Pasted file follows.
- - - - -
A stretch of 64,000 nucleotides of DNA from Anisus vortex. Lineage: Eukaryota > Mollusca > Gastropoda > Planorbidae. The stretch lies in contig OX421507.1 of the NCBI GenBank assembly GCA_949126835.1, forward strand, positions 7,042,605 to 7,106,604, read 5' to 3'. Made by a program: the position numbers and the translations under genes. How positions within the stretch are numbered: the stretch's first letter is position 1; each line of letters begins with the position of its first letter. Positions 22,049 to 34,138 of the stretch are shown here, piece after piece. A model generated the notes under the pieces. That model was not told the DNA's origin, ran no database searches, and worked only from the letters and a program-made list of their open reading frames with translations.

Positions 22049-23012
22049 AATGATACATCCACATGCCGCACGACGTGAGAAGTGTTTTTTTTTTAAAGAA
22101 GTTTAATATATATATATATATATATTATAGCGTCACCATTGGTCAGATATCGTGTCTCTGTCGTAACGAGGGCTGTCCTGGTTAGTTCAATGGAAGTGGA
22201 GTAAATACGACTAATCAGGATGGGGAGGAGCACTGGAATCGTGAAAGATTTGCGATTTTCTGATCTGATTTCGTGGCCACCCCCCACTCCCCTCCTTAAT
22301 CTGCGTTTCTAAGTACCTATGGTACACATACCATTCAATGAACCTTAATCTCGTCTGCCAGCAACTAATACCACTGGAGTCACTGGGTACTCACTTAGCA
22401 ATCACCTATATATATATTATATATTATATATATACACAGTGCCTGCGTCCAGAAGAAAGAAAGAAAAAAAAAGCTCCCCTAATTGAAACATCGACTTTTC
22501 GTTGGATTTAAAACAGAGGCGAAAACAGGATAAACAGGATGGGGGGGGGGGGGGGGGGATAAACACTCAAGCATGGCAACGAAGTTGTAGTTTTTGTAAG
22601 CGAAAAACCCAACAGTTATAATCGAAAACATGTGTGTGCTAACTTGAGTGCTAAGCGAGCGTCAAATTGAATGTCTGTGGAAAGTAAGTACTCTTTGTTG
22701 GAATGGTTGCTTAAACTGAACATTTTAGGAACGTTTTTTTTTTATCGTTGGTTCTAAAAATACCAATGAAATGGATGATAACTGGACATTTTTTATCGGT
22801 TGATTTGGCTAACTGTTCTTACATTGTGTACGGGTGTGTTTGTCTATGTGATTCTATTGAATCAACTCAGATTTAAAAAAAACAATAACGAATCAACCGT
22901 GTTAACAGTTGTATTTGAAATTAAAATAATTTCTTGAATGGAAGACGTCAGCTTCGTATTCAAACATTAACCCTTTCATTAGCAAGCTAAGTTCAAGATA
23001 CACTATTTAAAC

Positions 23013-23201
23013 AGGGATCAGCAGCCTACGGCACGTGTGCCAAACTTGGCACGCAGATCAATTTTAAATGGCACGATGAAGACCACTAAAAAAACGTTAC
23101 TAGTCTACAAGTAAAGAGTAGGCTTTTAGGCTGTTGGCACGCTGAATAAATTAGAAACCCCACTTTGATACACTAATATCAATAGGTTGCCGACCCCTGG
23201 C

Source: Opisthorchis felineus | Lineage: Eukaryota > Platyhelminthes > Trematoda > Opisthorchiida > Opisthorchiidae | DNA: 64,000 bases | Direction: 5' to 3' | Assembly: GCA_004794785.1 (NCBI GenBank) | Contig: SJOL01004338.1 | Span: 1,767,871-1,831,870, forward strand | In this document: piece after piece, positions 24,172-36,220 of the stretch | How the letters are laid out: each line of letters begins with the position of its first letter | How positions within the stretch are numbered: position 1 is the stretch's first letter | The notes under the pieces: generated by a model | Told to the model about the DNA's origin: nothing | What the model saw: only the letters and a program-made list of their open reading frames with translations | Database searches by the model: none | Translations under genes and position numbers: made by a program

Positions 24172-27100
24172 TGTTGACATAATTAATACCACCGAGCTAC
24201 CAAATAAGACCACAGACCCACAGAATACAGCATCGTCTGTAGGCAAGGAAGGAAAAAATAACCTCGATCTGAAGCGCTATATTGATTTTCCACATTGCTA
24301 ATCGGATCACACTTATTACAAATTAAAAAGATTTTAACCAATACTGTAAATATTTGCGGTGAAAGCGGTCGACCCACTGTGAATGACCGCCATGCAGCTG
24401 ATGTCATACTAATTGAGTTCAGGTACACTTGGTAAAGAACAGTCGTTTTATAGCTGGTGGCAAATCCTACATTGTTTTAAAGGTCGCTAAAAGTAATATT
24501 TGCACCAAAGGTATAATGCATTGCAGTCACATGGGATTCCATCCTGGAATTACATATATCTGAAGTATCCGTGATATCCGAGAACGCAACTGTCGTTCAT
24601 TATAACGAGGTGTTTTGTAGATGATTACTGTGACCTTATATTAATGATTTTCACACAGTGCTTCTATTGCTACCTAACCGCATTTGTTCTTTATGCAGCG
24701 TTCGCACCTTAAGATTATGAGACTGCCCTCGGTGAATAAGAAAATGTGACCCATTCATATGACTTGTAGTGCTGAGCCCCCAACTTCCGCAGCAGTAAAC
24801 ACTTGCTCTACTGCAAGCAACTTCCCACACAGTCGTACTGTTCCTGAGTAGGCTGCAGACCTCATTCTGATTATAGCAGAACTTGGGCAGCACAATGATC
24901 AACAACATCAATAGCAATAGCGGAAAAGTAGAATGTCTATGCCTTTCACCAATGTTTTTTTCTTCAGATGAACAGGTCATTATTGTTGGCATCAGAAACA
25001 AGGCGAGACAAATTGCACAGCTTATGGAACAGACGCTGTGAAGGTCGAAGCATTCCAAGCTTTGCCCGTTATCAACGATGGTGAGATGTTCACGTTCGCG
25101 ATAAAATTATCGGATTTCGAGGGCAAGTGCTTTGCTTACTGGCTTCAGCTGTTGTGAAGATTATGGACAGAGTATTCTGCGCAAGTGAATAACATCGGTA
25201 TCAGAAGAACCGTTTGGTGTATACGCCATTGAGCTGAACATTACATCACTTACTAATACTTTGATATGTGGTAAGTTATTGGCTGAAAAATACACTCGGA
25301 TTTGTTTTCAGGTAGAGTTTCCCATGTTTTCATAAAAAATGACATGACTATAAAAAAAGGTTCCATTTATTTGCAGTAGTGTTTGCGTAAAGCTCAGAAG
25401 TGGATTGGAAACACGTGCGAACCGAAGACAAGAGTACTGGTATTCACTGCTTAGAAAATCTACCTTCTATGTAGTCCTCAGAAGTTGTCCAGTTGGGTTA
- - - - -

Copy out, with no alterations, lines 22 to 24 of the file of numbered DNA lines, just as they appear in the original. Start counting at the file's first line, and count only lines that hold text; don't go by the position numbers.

24301 ATCGGATCACACTTATTACAAATTAAAAAGATTTTAACCAATACTGTAAATATTTGCGGTGAAAGCGGTCGACCCACTGTGAATGACCGCCATGCAGCTG
24401 ATGTCATACTAATTGAGTTCAGGTACACTTGGTAAAGAACAGTCGTTTTATAGCTGGTGGCAAATCCTACATTGTTTTAAAGGTCGCTAAAAGTAATATT
24501 TGCACCAAAGGTATAATGCATTGCAGTCACATGGGATTCCATCCTGGAATTACATATATCTGAAGTATCCGTGATATCCGAGAACGCAACTGTCGTTCAT